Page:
The Ukrainian military’s general staff said that Russian troops were shelling Lysychansk and clashing with Ukrainian defenders around an oil refinery on the edge of the city.

Luhansk Gov. Serhiy Haidai said Russian reconnaissance units tried to enter Lysychansk on Wednesday but were repelled by Ukrainian forces. He said the Russians were trying to block a highway vital for supply deliveries and to fully encircle the city.

“The Russians have thrown practically all their forces to seize the city,” Haidai said.

Mourners comforting each other
People lay flowers in tribute to those who died in a Russian missile attack on a shopping center in Kremenchuk, Ukraine.
(Efrem Lukatsky / Associated Press)
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Speaking during a visit to Turkmenistan early Thursday, Putin said his goals in Ukraine haven’t changed since the start of the war. He said they were “the liberation of the Donbas, the protection of these people and the creation of conditions that would guarantee the security of Russia itself.” He made no mention of his original stated goals to “demilitarize” and “denazify” Ukraine.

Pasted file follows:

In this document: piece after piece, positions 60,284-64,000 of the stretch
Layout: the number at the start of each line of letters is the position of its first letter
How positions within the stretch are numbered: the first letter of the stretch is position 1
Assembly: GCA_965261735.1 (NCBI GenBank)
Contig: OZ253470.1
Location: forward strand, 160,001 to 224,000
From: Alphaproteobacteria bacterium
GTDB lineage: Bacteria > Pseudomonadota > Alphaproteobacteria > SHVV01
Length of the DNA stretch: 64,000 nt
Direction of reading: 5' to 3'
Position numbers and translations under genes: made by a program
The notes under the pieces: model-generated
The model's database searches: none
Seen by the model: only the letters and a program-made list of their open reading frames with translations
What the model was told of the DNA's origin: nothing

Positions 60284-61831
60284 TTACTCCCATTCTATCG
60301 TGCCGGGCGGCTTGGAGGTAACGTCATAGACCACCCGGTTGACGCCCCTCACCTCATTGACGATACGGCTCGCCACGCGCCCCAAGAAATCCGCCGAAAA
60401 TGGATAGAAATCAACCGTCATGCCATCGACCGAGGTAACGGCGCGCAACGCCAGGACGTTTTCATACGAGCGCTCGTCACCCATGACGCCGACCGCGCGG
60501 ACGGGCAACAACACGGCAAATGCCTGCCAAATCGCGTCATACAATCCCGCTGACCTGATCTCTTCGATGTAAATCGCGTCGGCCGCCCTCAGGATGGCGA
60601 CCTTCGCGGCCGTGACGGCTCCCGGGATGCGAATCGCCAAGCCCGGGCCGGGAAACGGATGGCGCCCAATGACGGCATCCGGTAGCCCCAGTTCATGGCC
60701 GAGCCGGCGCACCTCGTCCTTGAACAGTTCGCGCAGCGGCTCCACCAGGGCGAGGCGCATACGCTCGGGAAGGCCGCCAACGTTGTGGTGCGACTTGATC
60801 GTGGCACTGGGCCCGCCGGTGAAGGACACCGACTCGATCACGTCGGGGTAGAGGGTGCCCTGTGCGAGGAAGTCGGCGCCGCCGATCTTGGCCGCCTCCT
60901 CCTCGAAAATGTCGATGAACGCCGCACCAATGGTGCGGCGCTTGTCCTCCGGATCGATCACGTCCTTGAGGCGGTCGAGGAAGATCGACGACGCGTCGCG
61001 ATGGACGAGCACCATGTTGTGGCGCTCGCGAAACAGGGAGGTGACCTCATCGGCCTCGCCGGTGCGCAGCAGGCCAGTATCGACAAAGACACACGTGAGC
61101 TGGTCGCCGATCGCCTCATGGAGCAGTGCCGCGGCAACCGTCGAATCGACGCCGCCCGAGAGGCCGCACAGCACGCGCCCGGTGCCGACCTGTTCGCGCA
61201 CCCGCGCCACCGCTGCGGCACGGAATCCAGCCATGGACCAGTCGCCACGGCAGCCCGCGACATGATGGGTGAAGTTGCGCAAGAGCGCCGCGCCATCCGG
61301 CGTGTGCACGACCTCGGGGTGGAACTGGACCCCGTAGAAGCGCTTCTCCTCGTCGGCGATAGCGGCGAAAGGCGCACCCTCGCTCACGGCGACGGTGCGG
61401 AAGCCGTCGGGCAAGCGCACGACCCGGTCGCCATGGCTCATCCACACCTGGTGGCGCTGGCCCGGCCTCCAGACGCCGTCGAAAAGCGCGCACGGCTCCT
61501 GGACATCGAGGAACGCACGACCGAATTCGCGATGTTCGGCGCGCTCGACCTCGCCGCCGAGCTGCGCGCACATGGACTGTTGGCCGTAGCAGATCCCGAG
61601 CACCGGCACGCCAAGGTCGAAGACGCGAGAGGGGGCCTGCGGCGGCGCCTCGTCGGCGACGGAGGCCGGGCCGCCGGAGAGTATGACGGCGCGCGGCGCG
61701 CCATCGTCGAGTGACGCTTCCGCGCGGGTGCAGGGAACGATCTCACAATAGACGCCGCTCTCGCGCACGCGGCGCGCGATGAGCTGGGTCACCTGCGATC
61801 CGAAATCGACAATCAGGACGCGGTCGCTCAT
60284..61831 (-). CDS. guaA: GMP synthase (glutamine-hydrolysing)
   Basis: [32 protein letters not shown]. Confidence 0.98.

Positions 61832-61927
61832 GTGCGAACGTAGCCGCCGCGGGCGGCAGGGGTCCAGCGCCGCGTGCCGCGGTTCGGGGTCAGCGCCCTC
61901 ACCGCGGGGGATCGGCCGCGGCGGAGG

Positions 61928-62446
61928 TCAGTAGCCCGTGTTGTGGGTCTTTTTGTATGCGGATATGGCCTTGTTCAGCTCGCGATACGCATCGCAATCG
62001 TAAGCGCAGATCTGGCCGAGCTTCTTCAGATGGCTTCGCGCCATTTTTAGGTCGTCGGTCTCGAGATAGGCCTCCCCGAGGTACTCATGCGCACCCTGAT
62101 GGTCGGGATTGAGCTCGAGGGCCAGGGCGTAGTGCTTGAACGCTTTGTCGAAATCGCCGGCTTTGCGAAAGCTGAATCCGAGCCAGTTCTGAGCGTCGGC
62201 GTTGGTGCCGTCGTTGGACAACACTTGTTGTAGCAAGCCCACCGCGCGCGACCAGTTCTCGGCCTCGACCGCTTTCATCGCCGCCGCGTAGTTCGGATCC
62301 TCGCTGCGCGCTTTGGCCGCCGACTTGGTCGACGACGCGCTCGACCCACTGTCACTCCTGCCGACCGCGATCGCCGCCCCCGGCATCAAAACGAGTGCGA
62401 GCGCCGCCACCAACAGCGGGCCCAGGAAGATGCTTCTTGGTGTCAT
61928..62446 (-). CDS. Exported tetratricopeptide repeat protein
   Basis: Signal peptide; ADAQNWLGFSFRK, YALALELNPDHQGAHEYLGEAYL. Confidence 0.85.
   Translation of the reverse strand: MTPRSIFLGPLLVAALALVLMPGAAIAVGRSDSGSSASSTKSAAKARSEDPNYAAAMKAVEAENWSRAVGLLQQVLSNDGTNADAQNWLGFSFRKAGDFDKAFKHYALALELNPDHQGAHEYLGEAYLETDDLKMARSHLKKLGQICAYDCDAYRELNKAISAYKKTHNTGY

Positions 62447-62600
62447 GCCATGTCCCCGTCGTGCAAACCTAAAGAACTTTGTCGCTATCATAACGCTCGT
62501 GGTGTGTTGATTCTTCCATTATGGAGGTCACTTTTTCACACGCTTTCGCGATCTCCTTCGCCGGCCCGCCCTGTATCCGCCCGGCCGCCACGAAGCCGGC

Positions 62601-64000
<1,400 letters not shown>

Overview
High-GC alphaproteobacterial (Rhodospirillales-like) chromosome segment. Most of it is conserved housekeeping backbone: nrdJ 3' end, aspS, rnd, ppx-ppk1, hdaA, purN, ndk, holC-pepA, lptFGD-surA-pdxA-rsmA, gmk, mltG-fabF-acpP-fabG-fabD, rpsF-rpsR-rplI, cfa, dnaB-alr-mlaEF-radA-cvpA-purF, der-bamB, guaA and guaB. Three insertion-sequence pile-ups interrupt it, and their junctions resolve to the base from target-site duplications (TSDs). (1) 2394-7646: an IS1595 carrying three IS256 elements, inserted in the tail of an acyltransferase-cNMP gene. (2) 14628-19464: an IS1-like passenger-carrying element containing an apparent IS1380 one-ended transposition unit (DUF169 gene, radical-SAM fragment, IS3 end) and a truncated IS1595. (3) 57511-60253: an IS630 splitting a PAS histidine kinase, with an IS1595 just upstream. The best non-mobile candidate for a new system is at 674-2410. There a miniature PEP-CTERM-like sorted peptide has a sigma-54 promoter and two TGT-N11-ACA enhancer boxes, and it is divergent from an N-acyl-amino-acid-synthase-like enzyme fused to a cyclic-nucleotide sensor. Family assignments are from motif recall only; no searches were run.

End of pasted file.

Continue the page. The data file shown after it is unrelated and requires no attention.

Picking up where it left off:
He denied that Russia had adjusted its strategy after failing to take Kyiv, the Ukrainian capital, in the early stage of the conflict.

“As you can see, the troops are moving and reaching the marks that were set for them for a certain stage of this combat work. Everything is going according to plan,” Putin said.

A senior Russian official warned that Moscow could interpret Western sanctions as a cause for war. “Under certain circumstances, such hostile measures could be perceived as an act of international aggression, or even as a casus belli,” Dmitry Medvedev, deputy secretary of Russia’s Security Council, said in a speech at a legal forum.